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High-Low Collaborations Democratised Fashion. But What Did They Do For the Designers?

Target gave independent brands the opportunity to make some money and gain exposure. In the long term, however, the cheap-chic retailer is the real winner.
Phillip Lim, Missoni and Lilly Pulitzer collaborations with Target | Source: Courtesy, Collage by BoF
  • Lauren Sherman

NEW YORK, United States — Europe's Spring 2020 runway shows might be well underway, but another sort of fashion conversation is taking place in the US.

On Sunday, the 20th anniversary edition of Target's Design for All collaborations — a best-of collection stacked with high-low pieces from Anna Sui, Jason Wu, Proenza Schouler and others — went on sale. Reporting for, BoF contributor Cheryl Wischhover said that Target expected "Black Friday-level excitement" around the line, which features 280 styles from 20 designers.

Target declined to disclose early sales figures, but a spokesperson said that a number of items — across home, apparel and accessories — did sell out in a matter of hours. (The most popular collections were Missoni, Lilly Pulitzer, industrial designer Michael Graves, Hunter, 3.1 Phillip Lim and John Derian.)

But regardless of whether this greatest hits album will perform as well as the originals, Target’s collaborations tell an interesting story about the fashion industry over the past two decades. While fast fashion and the internet (and more recently, social media) are rightly credited with the democratisation of category, high-low collaborations have had a lot to do with it, too.

Before Target, H&M and Uniqlo began partnering with designers on capsule collections, there was little opportunity for the average consumer to access such illustrious brand names. Just a few years before he started designing a line for Target in 2003, Isaac Mizrahi was a tiny ready-to-wear brand owned by Chanel, reserved for a rarefied customer. Stephen Sprouse, who partnered with Target just a year after making bags for Louis Vuitton, was equally inaccessible. There had been collaborations in the past — most notably, Halston at JC Penney — but nothing with much cultural traction. These collaborations made the world of high fashion feel more accessible than ever before.

Target's collaboration with Hunter | Source: Courtesy

“Over the short-term, back in the day when Target was really innovative in the space with great marketing, the lift for those brands was phenomenal,” said Marc Beckman, founder of DMA United, an agency that has brokered many collaboration deals. “Before Target, most people in this country didn’t know who Isaac Mizrahi was. Same thing with [British designer] Luella Bartley. It really helped.”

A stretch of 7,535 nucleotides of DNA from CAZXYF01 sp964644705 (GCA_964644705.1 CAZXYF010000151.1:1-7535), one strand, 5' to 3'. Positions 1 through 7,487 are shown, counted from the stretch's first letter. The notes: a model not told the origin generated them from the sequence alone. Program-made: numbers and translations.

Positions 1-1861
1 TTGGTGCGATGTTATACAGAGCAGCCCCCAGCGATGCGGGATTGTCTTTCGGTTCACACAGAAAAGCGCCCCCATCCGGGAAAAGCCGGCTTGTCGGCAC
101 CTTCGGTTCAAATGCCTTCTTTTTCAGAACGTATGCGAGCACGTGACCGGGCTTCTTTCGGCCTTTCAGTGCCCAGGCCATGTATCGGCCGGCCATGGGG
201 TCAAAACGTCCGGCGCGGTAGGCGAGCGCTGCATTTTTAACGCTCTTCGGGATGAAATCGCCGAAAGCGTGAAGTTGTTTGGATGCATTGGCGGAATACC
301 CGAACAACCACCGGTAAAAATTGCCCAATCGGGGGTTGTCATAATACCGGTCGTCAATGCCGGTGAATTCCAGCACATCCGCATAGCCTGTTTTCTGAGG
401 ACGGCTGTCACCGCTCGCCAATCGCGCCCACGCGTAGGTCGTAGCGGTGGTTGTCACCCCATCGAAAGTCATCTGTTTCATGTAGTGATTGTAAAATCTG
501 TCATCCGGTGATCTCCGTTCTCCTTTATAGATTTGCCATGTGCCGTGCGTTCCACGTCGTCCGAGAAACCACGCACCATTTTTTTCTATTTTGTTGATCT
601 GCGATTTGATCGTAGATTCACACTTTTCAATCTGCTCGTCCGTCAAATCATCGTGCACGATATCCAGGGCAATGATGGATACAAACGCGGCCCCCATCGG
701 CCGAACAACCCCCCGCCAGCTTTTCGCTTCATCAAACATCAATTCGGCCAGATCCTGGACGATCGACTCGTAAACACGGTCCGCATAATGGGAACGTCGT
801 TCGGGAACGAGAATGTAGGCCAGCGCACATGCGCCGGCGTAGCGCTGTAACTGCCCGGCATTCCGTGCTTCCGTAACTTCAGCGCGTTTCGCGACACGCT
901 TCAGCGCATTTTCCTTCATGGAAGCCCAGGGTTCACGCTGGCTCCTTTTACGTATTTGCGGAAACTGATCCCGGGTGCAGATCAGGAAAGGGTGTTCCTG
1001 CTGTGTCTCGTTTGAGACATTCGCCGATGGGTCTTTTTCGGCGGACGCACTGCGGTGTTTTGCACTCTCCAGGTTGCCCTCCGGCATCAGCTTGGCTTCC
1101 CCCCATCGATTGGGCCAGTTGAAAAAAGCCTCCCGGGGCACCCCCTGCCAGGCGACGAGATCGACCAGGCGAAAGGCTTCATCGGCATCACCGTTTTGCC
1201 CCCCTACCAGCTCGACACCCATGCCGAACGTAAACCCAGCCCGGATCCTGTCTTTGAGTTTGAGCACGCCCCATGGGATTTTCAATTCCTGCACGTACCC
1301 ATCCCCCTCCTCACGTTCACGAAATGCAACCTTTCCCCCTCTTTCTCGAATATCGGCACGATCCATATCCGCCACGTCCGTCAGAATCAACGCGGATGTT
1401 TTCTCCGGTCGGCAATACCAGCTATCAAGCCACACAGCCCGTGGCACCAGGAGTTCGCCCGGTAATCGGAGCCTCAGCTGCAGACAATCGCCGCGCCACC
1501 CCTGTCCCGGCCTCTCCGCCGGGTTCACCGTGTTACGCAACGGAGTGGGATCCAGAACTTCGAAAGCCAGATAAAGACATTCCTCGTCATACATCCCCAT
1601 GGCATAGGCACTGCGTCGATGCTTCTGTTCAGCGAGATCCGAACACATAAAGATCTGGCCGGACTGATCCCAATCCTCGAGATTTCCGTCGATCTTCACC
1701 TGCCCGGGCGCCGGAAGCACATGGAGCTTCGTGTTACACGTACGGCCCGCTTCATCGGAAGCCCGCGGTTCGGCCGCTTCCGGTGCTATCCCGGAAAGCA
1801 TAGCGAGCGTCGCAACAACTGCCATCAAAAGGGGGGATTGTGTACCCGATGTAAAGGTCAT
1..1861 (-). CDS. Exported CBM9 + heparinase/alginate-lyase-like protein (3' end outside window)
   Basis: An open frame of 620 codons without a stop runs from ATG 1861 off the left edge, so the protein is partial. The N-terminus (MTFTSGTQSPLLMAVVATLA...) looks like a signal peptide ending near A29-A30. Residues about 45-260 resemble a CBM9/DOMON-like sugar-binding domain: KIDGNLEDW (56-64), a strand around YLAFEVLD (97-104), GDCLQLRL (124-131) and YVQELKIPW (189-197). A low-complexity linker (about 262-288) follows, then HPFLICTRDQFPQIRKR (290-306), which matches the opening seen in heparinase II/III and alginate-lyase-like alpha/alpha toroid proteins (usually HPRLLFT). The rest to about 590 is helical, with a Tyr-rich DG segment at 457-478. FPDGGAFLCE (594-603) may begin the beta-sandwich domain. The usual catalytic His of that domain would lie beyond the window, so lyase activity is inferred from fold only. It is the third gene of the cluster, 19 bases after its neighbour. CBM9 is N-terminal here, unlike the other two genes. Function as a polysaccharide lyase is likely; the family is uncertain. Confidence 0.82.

But at what cost? While big brands like Versace, Balmain and Comme des Garçons seemed to have benefited from the exposure of their respective H&M partnerships — helping to cement their place in pop culture — most small, independent brands have not been able to parlay exposure from collaborations into increased sales for their own businesses.

What they did get was an upfront payment — sometimes upward of $1 million, according to Beckman — and exposure to a bigger audience. But when you look at the list of brands Target has worked with in particular, many of them no longer exist. Bartley, Tracey Feith and Patrick Robinson all took pauses before launching entirely new labels. Peter Som hasn’t sent out a collection since 2014. In 2017, Calypso St Barth was forced to liquidate its inventory. Behnaz Sarafpour, one of the first designers to participate in Target’s Go! International programme — which tapped upscale labels for quick-hit, one-season-only collections — now sells jewellery and perfume on her website, not dresses.

Other labels, including Thakoon, Jason Wu, Proenza Schouler and Rodarte, have at times struggled to navigate the tricky business of selling expensive clothing. Fashion's democratisation happened in tandem with the rise of industry conglomerates. Independent ready-to-wear brands were suddenly competing against well-funded groups like LVMH and Kering — which have the scale to produce their products more efficiently and cheaply, and spend more money on marketing and customer acquisition.

Additionally, in the years after the 2008 recession, discount culture invaded luxury department stores. Consumers expected to pay less for designer clothes everywhere — not just at Target — further undervaluing these labels.

There's no denying that these high-low collections were popular and remain coveted. Today, many of these pieces now show up on The RealReal or other resale sites, priced higher than their original cost. In August, I asked people on Twitter to share which collaborations they bought and still own. Out of the 248 responses, Jason Wu for Target and Isabel Marant for H&M were the favourites. Other popular collaborations included Rodarte for Target and Uniqlo U, designed by Christophe Lemaire.

In the majority of these cases, it is near-impossible to prove the collaboration did anything to further establish the designer's main collection. (The exception being Lemaire, whose main collection is now partially funded by Uniqlo parent company Fast Retailing.) But the obvious winner in all of this has been Target. In recent years, the discount retailer has since evolved its merchandising strategy, opting to bolster its volume-driving, top-line-generating in-house labels rather than focus its marketing efforts on limited-edition, seasonal collaborations. Nevertheless, the cheap-chic gloss remains.

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